Protect Yourself and Learn How to Manage Your Risk

Although he had operated companies before and had to deal with insurance in the past, Steve Dunkerken was glad he had gotten a check-up on his brewery’s plan a little more than a year after opening.

A spoiled batch of beer and faulty equipment — meaning a loss of tens of thousands of dollars — for Ritual Brewing in Redlands, California could have hampered the operation of the now three-year old brewery, only then in its earliest stage. But Dunkerken had switched policies to include product loss insurance, something they had not had when they opened.

“Once you get going, you get so busy and it’s hard to take the time to read the policy and the coverages and ask the questions you need to ask and understand the coverage,” he said. “It’s something I would encourage people to look at what is in the fine print. Sometimes people just think since they are covered on the big shit, they kind of let things slip through the cracks. Once I sat down and got the details on enhancing the coverage specifically for our business and made the switch over. It was good news for us since we had to draw on it within the first year.”

Richard Beall of Beall Brewery Insurance has worked in the insurance world for more than 30 years and has helped hundreds of clients make the right moves to find the right coverage for their size and type of facility at the time and for the future. Beall started a brewery division of his insurance group in 2011 and has made a strong push to work with breweries over the last two years.

Usually fault number one, he said, when looking for insurance is to go to a trusted source, like a friend, acquaintance or local-based agent that does insurance for home or life. It’s not the same animal, he pointed out. A specialized brewery insurance agent can handle the ins and outs of what breweries need. “Those agents may not have any experience,” Beall said. “I may come in a year after they have started and their insurance is just not done properly. But this market has evolved. The agents that specialize in it do a much better job because they understand the industry very well and know the exposures and they have programs that certainly can cover those exposures.”

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Policies can change over the years as a brewery grows. A small taproom may grow into a brew pub. Even something like adding a credit card machine could mean an addition of cyber liability to the policy. A nano brewery may upgrade to a larger system and start canning and self distributing. The exposures can alter immensely. Just as any change to a brewery’s way of doing things and switching protocols should mean a check of insurance policies should be in order as well. Even something as simple as bringing a keg of beer to a local festival changes what should be covered, Beall said.

“From the nano brewer, they don’t have the same exposures as to a brewer with a larger system with more production,” he said. “Nanos are focused on the facility and where they are at and so we are looking at their location, their taproom. When they expand from kegs and delivering locally, they have a limited number of employees which means limited exposures at that point. When they expand and grow, they are adding distribution and looking at bottling or canning. Values go up higher.”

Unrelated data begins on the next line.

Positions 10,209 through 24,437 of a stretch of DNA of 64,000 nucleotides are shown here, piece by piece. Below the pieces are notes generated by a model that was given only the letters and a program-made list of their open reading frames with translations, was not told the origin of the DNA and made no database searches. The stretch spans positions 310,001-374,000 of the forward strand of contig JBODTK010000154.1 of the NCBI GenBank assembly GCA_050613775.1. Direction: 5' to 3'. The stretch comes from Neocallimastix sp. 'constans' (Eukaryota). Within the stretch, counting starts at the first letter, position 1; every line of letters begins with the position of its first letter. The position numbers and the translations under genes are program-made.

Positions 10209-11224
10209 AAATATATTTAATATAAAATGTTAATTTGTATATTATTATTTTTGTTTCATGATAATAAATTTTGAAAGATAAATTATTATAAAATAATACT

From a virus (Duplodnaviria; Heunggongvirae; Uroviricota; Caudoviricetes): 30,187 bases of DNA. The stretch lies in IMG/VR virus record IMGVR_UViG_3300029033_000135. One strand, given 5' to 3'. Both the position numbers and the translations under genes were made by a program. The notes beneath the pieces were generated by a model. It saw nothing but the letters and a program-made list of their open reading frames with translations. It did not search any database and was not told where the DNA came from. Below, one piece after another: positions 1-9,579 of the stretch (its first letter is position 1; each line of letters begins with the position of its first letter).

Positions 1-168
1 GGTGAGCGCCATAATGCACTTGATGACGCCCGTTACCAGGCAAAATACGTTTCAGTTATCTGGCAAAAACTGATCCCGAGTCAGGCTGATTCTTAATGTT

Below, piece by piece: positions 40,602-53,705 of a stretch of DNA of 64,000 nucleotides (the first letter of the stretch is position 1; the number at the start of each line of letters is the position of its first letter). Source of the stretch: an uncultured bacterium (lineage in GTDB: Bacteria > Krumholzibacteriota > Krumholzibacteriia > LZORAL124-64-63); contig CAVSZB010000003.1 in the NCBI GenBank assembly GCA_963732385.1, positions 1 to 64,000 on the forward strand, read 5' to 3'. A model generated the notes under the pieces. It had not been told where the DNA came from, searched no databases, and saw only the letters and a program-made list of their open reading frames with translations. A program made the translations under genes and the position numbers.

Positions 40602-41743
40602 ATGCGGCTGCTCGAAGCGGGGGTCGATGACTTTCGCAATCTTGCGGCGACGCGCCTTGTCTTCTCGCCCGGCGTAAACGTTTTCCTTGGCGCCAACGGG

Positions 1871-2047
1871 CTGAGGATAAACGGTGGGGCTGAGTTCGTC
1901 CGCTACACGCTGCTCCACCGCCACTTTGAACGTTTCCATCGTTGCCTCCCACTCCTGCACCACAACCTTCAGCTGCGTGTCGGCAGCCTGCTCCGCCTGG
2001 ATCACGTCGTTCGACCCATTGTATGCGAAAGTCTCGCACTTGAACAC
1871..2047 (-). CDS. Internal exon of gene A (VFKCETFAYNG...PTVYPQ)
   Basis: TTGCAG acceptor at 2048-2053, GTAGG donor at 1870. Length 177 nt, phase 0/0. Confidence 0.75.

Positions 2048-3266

Jeff Wiens, the General Manager of Wiens Brewing and Winery in Temecula, California, had quite the background with insurance because of his family’s winery. Opened in 2012 after years in the wine business, Wiens Brewing produced 1,500 barrels a year and Wiens said that the cost of his brewery’s insurance has been fairly comparable to the winery’s insurance. He’s kept track of new equipment purchases and other additional risks (such a vehicles for delivery) on a spreadsheet on his computer and reports to Beall — who he worked with before because of the winery — whenever a change is made, usually as a yearly checkup.

It was a whole new ballgame for Beth Bechtel, who’s Bear Island Brewing in Boise, Idaho. A retired Navy bomb demolition expert, her and her husband converted the garage of their house into a three-barrel production facility for self distribution of the 200 bbls that were produced in 2015.

Bechtel had to scramble to find not just brewery insurance, but also home insurance after she was told by her previous carrier that they would lose the home insurance by opening the brewery since it was policy to not allow businesses in the home. She also jokingly said they thought she was going to blow up the house by starting a brewery in the garage. “There is no way it’s going to blow up, it’s my expert opinion,” she said with a laugh.

Bechtel was able to get insurance and knew she needed more than just liquor liability. “You don’t have to insure your brewery,” she said, “but you should because it’s a lot of equipment.”

She added that finding affordable insurance is helpful also. After being denied by larger companies, she started to get frugal and wise. “I don’t want to pay a ridiculous amount for insurance, especially if I don’t have to,” she said. “I do want to spend the right amount for what I need to be covered for.”

Beall agreed. “If someone is real small there are programs for that,” he said, “it can be cost effective but not be as broad. You don’t want to over insure them.”

Beall added that working with breweries and explaining coverages may be tedious, but most brewers and owners have been very receptive. “They want to learn, they want to understand and definitely want to take care of their exposures,” he said. “They don’t understand it and rely on our expertise to help from the beginning and through the growing process. We get a wide variety of people and they are looking for that expertise and they really appreciate the experience on our side.”

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